Here’s what I found: First, Bellmore’s Lil Left Coast, lil sister to Merrick’s Left Coast Kitchen. They have interesting eats with a few vegan options. I got the spicy roasted eggplant & tofu banh mi mostly because I would love to have a place near home to get the sandwich perfection that is a banh mi. Unfortunately, this didn’t really make the cut. But I ate it all up. Proof that bread is the staff of life–that my mom might have been onto something when she wrapped two slices of bread with nothing in between for my 3rd grade lunch that one time. That or she knew I was a budding vegan. Or it might have been that whole working nights thing. Either way, I will have to return to the Lil Left Coast to try some of their other veg options.PicMonkey Collage

Hicksville is Long Island’s Little India.  I love hitting up Hicksville’s huge Indian grocers to stock up on pantry items that seem to be triple the price elsewhere (seasonings, unique rice, coconut oil, flax) and experiment with their selection of imported produce.  Then, there is the awesome selection of authentic Indian cuisine. A Yelp search for Indian restaurants in the 7 square miles of Hicksville brings up 63 eateries. (!!)  Lucky for me, many are exclusively vegetarian and are very clear about vegan options. My sister and I visited the all-vegetarian Rajbhog Cafe, a counter spot with an exclusively vegan menu, for some lunchtime sustenance. PicMonkey Collage

I got the lunch platter, a sampling of all their vegan selections of the day along with paratha, a deliciously oily flatbread. What is so satisfying about eating these small but varied portions (eating ayurvedically) is that it fulfills all emotional and physical requirements of food–hitting sweet, sour, salty, pungent, bitter, and astringent. Well ok, my dish was missing the sweet.  Ayurvedic eats means balanced doshas, a personal inherit mind/body principle. Hey baby, what’s your dosha? I took the dosha quiz (teehee) and learned I was Pitta. I’m reading about this stuff because I am hoping to visit India next year to celebrate two decades of being vegan. I mean, it is the birthplace of vegetarianism.

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Feeling the urge to cruise, I knocked the very non-Ayurvedic Queen City Cupcakes off my list. Queen City is not a bakery, per se. It’s like a cupcake depot. They get cupcakes from bakeries and house them in a pretty shop and showcase. They get a few standard vegan cupcakes from somewhere. The vegan flavors never seem to be as interesting as the rest of the cupcakes. I got the lone vegan vanilla cupcake and ate in the car impatiently, sloppily like an opportunistic, fumbly tryst. Alas, I was not fulfilled by this tryst. The cake seemed frozen for an indefinite period of time and then thawed. The mile high frosting, however, had a different melting point and remained rock hard and wax-like. Gosh, I’m hard to please. No, not really.PicMonkey Collage2

It is such a delight to see winter’s umber turning a bice green. These happy daffodils in the backyard share my wide-eyed enthusiasm for the expanse of blue above. They seem like an assembladge excitedly whispering encouraging words to each other in the shifts of the wind. And it may be evident that I am currently writing a poetry unit for my 5th graders.IMG_6049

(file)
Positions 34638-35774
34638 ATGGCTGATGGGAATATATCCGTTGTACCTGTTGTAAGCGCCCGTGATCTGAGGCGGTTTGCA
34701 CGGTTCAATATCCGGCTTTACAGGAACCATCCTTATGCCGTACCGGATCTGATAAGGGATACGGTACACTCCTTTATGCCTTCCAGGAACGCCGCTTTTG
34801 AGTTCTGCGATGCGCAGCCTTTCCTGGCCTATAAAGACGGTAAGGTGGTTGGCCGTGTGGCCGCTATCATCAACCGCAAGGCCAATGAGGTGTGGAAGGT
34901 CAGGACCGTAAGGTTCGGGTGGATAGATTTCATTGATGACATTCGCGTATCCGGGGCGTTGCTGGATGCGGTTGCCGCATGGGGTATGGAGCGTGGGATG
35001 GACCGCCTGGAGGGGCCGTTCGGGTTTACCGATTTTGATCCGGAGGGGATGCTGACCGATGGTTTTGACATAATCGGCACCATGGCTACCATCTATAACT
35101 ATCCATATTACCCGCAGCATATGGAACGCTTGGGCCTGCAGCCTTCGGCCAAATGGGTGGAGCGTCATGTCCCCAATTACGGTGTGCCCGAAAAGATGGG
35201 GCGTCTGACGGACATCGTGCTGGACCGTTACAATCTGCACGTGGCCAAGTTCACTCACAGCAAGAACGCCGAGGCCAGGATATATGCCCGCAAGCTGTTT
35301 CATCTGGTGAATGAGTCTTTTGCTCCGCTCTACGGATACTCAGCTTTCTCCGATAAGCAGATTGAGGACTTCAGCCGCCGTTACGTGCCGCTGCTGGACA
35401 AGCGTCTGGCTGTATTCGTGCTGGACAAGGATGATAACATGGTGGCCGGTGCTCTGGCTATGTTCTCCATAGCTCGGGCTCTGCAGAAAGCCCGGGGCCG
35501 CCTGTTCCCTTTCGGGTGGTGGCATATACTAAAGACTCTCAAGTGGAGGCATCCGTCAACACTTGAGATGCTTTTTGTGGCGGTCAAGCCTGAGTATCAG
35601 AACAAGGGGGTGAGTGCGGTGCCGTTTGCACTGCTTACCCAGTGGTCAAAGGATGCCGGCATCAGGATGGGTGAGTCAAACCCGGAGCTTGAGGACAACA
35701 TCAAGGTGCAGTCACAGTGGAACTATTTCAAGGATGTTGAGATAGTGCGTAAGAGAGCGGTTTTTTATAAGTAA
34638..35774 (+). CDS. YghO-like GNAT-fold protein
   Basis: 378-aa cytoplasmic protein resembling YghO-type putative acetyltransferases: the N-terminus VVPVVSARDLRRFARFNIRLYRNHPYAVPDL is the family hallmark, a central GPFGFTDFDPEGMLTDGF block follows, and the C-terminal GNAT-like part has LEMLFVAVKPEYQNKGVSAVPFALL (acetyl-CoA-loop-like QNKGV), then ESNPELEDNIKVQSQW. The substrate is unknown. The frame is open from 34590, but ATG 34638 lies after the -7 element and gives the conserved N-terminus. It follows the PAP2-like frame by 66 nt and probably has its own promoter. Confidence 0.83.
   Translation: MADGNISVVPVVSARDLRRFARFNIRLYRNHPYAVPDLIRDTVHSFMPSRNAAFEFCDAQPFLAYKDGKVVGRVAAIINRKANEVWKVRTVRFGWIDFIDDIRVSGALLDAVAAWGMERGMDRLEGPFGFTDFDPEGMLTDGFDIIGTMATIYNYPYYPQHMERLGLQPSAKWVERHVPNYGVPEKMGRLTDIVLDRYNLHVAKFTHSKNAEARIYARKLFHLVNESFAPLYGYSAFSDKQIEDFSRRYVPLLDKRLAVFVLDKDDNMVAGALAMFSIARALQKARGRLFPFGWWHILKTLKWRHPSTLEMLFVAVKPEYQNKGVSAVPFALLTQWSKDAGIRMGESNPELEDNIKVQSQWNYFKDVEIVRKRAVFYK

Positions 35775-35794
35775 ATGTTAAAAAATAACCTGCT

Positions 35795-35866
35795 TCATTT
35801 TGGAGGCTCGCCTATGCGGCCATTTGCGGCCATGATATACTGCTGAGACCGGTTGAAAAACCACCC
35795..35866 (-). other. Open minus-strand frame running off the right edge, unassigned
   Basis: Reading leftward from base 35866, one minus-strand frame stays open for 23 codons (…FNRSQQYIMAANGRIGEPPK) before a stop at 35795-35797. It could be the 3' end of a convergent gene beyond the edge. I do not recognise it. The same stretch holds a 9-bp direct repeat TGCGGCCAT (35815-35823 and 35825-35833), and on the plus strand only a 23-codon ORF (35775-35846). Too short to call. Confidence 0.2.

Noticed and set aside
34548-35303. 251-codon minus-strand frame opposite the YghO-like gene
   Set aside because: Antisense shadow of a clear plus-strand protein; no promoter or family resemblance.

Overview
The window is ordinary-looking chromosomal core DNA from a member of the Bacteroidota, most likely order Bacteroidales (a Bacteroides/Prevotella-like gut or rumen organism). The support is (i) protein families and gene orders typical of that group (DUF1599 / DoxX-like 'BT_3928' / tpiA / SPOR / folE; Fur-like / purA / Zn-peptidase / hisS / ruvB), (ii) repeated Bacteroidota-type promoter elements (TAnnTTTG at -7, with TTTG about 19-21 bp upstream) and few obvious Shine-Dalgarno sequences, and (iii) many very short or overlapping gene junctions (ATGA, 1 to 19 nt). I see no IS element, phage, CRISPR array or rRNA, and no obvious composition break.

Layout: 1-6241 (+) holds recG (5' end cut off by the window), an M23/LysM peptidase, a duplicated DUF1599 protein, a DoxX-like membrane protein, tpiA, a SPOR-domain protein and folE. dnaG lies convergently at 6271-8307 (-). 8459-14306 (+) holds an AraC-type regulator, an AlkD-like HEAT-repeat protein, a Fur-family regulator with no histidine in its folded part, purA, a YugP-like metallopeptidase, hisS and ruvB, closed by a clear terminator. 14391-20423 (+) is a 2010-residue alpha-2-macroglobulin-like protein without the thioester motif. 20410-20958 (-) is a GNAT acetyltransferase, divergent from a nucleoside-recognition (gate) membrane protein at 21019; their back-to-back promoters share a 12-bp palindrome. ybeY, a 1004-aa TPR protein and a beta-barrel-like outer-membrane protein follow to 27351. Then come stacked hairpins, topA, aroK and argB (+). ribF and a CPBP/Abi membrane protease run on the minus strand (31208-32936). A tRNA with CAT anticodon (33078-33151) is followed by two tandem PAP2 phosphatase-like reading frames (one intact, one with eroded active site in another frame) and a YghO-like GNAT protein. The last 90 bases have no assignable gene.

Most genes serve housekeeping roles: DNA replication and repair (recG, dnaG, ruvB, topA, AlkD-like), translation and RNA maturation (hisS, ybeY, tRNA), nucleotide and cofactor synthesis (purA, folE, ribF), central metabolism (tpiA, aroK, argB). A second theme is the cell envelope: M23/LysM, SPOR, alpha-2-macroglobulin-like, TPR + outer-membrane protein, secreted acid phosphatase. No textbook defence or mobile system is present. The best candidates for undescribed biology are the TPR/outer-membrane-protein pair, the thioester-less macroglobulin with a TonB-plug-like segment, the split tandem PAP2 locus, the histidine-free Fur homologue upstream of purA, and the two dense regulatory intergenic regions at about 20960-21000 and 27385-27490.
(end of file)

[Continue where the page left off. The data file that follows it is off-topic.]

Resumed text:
And finally–Three words: Frank Sobatka selfie. IMG_6028

Although there are plenty of vegan ravioli options abound, most of the fillings are vegetable or tofu-based “ricotta.” In fact, in my almost 20 years of being an informed vegan, I have never seen vegan “meat” ravioli–either on a restaurant’s menu or at the store.

That’s not to say the vegan ravioli options available are not varied. Rising Moon, my go-to frozen ravioli available at my local Wild by Nature, has three satisfying certified vegan flavors: Spinach Florentine, Butternut Squash, Garlic & Roasted VeggiesSoyboy, also frozen and which I like less than Rising Moon though I like their plumpness, has tofu filled ravioli in either tomato pasta, spinach pasta, or durum pasta. New to the scene, Maryland-based La Pasta has expanded their pasta line into the vegan market with Artichoke & Spinach, Vegan Cheese (with a blend of vegan ricotta and mozzarella) with or without spinach, and Mushroom varieties. [I’ve yet to try them. Check out this review from the Veracious Vegan for the scoop!] And closet to “meat” ravioli, I suppose, is La Bella Pasta in Kingston, New York. They have a Chic Pea ravioli that I’ll have to drive upstate for soon. See–plenty of options! But, again, mostly vegetable or tofu-based. High-end Manhattan vegan eatery Candle 79 even makes a frozen tofu spinach ravioli meal.

For taste and nostalgic reasons, I need a meaty vegan ravioli to eat with Victoria Vegan‘s sauces. And I elect Field Roast, who has been expanding its market greatly these days… with its amazing Chao cheese line, breakfast links, hand-formed burger patties joining its wheat meat family of products. Why not get that good stuff inside some ravioli. Let me show you how:

Start with Field Roast Italian Sausage Links.IMG_5945Boil them and then throw them into a food processor, adding a little bit of olive oil and nutritional yeast.

Make vegan pasta dough. 1:1 cup ratio of semolina flour to all purpose flour, salt, water, and olive oil. Voila!IMG_5951

Spread the dough on a floured surface and thoughtfully dole half a teaspoon of the meaty stuff, attending to spacial requirements for folding dough… or spread another layer of dough to place on top.IMG_5959

Seal the ravioli pressing dough together, then use a fork to seal the deal.IMG_5963

Boil them. They barely need two minutes in rapidly boiling water.IMG_5965

Eat some vegan meat ravioli, finally.IMG_5969